Finding a place and financing a place are the big decisions. Then downsizers are faced with a million small decisions in order to actually make a move. Cadigan and her family faced a household made up of 30 years of accumulated stuff where every item's fate had to be decided upon. And that went for the kids' stuff too. "I applied tough love for my children," Cadigan said. Each child got to fill two plastic bins worth of possessions that she would store for them at her new condo. If they wanted to keep anything else, including furniture for future apartments or homes, they had to take it with them or pay to store it themselves.

Then she got to work staging her home for sale. "Staging is about making things look airy, clean, and neutral. A potential buyer wants to come in and imagine his or her possessions in the house, not be fixated on your decorating style," says Cadigan. Seminar attendees got to see some great before and after photos of Cadigan's home. Her before slides showed flowered wallpaper and custom draperies in the dining room. Personally, I thought it was charming but I saw her point that I wouldn't know if the person sitting next to me in the audience thought the same thing.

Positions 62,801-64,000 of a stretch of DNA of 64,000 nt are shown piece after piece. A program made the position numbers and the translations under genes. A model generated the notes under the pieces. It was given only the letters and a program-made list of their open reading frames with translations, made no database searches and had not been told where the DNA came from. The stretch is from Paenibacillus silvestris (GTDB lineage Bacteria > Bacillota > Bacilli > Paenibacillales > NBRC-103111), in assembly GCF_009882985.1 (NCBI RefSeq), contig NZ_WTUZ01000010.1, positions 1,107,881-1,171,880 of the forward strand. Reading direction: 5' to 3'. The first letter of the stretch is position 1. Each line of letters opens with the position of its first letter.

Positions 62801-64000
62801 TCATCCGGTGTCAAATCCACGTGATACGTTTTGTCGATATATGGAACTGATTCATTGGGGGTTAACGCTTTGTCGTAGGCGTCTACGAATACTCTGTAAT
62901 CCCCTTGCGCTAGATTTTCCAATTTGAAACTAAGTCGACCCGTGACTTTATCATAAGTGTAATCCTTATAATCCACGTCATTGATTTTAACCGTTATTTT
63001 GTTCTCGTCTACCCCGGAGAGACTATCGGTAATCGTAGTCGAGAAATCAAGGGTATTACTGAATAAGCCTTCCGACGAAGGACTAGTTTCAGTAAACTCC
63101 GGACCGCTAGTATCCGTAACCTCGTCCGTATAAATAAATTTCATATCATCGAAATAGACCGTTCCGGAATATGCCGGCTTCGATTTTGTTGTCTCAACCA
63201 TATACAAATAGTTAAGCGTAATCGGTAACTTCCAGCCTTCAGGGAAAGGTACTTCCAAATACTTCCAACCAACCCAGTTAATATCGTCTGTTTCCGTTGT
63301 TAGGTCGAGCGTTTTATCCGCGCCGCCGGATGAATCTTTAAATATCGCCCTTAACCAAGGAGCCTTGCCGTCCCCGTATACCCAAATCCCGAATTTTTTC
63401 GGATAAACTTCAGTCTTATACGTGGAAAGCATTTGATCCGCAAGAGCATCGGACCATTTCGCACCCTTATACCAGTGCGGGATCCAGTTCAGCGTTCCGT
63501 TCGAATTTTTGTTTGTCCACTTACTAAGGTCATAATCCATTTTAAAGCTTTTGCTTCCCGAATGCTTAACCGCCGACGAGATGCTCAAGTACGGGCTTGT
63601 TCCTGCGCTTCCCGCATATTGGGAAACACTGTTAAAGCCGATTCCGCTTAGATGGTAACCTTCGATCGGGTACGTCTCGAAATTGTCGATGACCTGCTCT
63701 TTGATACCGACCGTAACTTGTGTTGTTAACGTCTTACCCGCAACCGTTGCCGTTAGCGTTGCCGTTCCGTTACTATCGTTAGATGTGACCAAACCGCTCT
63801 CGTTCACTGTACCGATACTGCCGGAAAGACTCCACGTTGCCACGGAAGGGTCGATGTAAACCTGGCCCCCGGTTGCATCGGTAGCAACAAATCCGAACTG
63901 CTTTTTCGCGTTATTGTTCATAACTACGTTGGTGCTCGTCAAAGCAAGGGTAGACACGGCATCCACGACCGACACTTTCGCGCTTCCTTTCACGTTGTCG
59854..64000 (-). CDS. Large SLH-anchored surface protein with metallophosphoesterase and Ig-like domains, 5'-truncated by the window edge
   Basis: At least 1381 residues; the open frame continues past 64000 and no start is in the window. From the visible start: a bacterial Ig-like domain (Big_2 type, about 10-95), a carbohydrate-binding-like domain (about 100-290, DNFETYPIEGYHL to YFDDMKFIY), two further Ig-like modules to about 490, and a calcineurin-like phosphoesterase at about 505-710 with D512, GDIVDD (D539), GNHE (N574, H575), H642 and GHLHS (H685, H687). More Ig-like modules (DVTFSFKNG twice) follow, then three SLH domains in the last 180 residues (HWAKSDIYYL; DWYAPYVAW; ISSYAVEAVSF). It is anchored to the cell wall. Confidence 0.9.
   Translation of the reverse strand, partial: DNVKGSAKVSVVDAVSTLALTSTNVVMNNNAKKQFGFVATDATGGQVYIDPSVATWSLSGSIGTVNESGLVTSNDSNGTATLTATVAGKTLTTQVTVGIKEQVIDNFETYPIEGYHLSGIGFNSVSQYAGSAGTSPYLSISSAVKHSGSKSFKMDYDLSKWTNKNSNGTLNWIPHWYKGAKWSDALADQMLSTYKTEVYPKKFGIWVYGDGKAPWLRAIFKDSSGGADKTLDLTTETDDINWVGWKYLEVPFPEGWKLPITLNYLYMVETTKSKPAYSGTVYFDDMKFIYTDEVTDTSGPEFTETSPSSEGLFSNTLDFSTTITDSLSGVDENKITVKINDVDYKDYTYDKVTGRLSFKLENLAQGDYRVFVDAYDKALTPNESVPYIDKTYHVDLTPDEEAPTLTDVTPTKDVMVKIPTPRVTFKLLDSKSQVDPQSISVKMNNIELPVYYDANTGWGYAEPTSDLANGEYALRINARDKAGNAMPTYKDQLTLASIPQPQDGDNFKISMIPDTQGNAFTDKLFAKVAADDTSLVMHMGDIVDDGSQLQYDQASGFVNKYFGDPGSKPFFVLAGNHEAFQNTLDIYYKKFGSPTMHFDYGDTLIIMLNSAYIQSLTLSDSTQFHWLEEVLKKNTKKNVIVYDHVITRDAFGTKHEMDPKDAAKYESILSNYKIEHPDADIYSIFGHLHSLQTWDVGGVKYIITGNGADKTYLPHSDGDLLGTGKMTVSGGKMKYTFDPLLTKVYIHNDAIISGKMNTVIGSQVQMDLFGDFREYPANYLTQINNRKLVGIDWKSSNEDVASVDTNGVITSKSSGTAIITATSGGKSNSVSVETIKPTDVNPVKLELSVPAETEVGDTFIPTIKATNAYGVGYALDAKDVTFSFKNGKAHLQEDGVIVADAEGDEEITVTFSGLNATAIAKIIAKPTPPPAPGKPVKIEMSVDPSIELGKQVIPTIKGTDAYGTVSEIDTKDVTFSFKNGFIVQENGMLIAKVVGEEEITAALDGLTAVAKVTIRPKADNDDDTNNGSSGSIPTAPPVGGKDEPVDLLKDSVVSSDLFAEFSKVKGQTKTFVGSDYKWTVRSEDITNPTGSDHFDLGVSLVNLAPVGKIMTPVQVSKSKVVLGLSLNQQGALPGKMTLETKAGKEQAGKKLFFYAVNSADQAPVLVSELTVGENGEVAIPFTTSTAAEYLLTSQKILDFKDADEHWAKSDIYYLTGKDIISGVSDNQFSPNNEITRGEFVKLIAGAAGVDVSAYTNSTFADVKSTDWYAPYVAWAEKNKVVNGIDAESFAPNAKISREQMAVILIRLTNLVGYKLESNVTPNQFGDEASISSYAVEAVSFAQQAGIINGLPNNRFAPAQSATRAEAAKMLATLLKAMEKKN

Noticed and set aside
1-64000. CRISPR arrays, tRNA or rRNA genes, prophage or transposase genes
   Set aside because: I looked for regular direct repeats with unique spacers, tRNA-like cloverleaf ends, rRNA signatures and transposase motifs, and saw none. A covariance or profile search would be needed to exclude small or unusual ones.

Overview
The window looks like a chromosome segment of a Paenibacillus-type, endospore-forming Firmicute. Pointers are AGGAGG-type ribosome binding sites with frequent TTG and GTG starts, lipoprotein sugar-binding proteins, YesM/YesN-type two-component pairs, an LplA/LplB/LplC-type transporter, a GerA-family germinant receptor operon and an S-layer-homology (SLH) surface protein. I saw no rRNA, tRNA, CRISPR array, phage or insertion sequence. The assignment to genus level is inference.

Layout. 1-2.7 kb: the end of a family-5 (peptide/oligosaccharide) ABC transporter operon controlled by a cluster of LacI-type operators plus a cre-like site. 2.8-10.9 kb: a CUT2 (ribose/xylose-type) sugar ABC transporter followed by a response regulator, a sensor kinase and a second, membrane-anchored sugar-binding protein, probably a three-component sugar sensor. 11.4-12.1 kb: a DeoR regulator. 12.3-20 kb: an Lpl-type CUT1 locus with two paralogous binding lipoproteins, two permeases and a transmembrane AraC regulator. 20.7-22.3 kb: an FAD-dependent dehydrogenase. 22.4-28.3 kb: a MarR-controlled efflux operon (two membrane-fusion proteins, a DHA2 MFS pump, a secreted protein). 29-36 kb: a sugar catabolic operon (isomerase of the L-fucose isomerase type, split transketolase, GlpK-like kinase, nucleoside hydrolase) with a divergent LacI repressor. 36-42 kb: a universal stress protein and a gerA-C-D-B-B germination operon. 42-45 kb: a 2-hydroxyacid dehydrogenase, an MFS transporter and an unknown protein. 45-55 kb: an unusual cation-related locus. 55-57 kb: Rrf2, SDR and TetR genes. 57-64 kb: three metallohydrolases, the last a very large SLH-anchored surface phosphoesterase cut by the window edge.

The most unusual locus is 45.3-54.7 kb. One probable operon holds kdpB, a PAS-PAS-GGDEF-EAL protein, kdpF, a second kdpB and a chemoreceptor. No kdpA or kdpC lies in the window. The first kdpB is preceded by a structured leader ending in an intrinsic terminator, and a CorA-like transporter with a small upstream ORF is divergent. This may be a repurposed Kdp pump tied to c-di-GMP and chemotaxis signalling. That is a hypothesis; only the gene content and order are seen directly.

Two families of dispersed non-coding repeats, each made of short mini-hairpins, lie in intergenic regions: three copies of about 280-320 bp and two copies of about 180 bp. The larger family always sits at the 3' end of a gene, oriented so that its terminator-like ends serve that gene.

The after picture showed the dining room sans china cabinet, with walls painted a neutral off-white, and the windows bare but clean, with sunlight streaming in. "Believe me it broke my heart to strip down my home," said Cadigan. "No one lives like this. But that is not the point of staging. It's about stepping aside and letting the buyer imagine living there."

LeBlanc said the first thing that people who are downsizing should do is draw a floor plan of their new space. Then draw in the furniture that you think you want to bring. "People either think none of their furniture will fit or they think everything will fit,the floor plan doesn't lie," said LeBlanc. Having a real sense of what you will bring will also help when you get an estimate from the moving company.

Then it is time to sell, donate, or dispose of what you don't want to bring. LeBlanc offered great advice about disposing of trash. If you disciplined yourself to throw out two bags of trash each week for a year, you would have gotten rid of the equivalent of a 30-yard dumpster. She warned that dumpsters cost $1,800 to rent, fill and dispose of the contents. Most houses require two!